The pandemic gave us a new vocabulary to describe everyday life — Zoom, anyone? — and editors at the Associated Press Stylebook have been working to keep up.
AP first published its coronavirus topical guide last March and has since updated it “five or six” times in the past year, AP Stylebook editor Paula Froke said. The current version, published March 10, contains 74 entries, 43 of which are new to the stylebook.
The guide includes medical terms — hydroxychloroquine and multisystem inflammatory syndrome in children — as well as phrases to describe the socially distant lifestyle many have adopted since the pandemic’s start. Pods, as in learning pods or social pods, get their own entry, and AP now recognizes that FaceTime, Skype and Zoom can be used as verbs (but does not recommend such usage).
“The goal is to help writers and editors everywhere have a consistent approach to terminology — consistent and accurate, above all, and clear so that in this often very quickly changing and big complicated news story, editors can have some guideposts for how to lay this out most clearly for the public to understand,” Froke said.
The entry that has undergone the most revisions is the first one, coronaviruses. One change made in the past year is “the coronavirus” is now acceptable on first reference even though it incorrectly implies there is only one coronavirus. Journalists no longer need to write “new coronavirus” or “novel coronavirus” a year into the pandemic, the stylebook notes.
The most recent update includes a section on vaccines with notes on names (Pfizer, not Pfizer-BioNTech), vaccine approval (use “authorized,” not “approved”) and the term anti-vaxxer (don’t use it).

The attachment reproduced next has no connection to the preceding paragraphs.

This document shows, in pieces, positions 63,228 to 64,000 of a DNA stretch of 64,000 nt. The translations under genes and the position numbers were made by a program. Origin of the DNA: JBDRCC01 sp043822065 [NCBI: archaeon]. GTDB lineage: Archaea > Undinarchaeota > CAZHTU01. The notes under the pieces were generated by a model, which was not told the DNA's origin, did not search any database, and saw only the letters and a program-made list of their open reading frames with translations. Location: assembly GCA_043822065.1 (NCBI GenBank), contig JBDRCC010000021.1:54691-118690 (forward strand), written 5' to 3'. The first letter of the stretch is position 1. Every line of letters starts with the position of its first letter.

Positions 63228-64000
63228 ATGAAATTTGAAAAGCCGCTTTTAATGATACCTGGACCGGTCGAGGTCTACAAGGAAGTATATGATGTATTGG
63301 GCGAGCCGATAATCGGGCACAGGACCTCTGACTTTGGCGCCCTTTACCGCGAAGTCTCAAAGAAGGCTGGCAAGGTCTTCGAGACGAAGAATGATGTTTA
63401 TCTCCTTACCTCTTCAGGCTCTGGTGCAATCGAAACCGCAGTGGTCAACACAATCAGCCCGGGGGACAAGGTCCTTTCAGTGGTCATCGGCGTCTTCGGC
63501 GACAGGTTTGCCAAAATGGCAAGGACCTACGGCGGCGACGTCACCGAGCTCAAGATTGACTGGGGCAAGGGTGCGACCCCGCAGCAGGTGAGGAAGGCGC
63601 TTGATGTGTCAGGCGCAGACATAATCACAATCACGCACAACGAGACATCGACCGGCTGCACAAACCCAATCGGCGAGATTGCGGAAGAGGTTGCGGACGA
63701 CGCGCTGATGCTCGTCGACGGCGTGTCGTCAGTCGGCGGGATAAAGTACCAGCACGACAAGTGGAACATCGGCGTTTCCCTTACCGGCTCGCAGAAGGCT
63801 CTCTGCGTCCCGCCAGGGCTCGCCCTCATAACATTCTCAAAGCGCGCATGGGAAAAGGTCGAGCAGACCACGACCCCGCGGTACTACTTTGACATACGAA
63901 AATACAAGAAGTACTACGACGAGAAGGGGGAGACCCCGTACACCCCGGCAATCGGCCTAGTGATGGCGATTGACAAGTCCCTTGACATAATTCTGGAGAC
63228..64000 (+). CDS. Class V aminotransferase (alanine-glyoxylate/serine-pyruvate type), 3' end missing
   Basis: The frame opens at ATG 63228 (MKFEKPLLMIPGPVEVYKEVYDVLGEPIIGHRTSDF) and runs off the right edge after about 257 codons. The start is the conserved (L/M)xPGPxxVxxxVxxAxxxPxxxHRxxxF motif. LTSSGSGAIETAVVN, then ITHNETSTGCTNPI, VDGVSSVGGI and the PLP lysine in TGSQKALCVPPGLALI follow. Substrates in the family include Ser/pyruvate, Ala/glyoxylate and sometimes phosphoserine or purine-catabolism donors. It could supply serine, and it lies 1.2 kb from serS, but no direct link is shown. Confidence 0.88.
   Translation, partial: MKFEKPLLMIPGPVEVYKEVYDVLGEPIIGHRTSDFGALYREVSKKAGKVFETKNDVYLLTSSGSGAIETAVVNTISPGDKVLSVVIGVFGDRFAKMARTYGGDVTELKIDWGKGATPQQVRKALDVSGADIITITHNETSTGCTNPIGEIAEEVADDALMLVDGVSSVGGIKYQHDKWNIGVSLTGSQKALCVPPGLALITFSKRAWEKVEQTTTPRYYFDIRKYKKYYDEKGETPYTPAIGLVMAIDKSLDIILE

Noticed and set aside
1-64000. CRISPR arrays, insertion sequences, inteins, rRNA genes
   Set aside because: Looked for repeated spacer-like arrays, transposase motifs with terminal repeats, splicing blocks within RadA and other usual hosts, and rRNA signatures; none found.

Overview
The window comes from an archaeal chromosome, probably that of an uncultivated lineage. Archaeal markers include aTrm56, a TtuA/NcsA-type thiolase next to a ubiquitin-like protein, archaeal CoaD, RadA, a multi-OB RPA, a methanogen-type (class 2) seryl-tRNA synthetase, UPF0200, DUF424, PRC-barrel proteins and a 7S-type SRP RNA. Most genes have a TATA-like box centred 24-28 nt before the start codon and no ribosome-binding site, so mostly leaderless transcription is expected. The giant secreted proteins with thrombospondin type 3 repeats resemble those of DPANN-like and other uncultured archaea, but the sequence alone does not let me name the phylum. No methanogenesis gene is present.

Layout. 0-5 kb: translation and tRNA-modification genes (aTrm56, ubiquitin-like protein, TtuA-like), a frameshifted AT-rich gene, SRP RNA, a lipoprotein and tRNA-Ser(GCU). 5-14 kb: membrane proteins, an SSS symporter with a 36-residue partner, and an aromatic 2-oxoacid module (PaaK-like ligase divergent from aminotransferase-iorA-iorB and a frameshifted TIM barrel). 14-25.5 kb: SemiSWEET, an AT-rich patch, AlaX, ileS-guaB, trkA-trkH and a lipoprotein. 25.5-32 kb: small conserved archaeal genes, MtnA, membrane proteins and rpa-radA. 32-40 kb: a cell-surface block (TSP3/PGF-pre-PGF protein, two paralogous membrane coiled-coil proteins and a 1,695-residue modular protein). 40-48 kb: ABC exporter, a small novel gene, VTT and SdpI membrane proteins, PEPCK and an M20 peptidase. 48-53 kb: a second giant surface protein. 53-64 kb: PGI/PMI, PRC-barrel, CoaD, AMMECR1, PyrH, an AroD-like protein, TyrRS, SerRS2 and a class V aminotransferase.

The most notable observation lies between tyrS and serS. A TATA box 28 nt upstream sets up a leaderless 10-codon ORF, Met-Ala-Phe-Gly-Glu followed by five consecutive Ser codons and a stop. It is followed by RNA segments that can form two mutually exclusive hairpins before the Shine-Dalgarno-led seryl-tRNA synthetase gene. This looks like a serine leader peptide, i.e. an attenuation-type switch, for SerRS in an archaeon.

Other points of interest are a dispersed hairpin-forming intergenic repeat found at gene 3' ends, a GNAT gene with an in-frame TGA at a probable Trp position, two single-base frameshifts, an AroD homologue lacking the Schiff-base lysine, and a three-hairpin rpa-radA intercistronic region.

When deciding what to include in the guide, Froke and other AP staff try to identify what people are talking about and which terms are most commonly misspelled or confused. Once they’ve amassed suggestions from AP staff and the public, members of AP’s health and science team work with editor Stephanie Nano to draft entries. Nano and Froke then fine-tune those entries before sharing them with the six other members of the stylebook team.
“It always takes much longer than I would have expected, which is a credit to a great deal of thought that everyone puts into it,” Froke said. “It is common to have six or seven or eight or nine exchanges back and forth, sometimes looking at the overall approach to a particular entry or a specific word.”
AP journalists and editors have to keep up with their own daily coronavirus coverage, so just getting everyone together to work on updates to the topic guide can be challenging. The technical nature of the topic also poses its own difficulties.
“The science of it is very complicated, so we need to make a balance between being very accurate and precise scientifically versus laying that out in language that regular people can understand,” Froke said.
Allowing the phrase “the coronavirus” is one example of the balance the AP Stylebook has had to strike. Another is recognizing that though “isolation” and “quarantine” differ in meaning, people generally use them interchangeably.
Between the coronavirus topical guide and updates on race-related issues following the George Floyd killing, AP has been adding and revising stylebook entries at a rapid pace. The pace of updates slowed a bit in recent months but picked back up with the vaccine rollout. Froke has a number of updates she plans to tackle soon, including guidance on general economic, financial and business terms.
“I think it’s safe to say that yes, there’s never been a pace or number of so many updates so quickly, at least since I’ve been around the stylebook,” Froke said.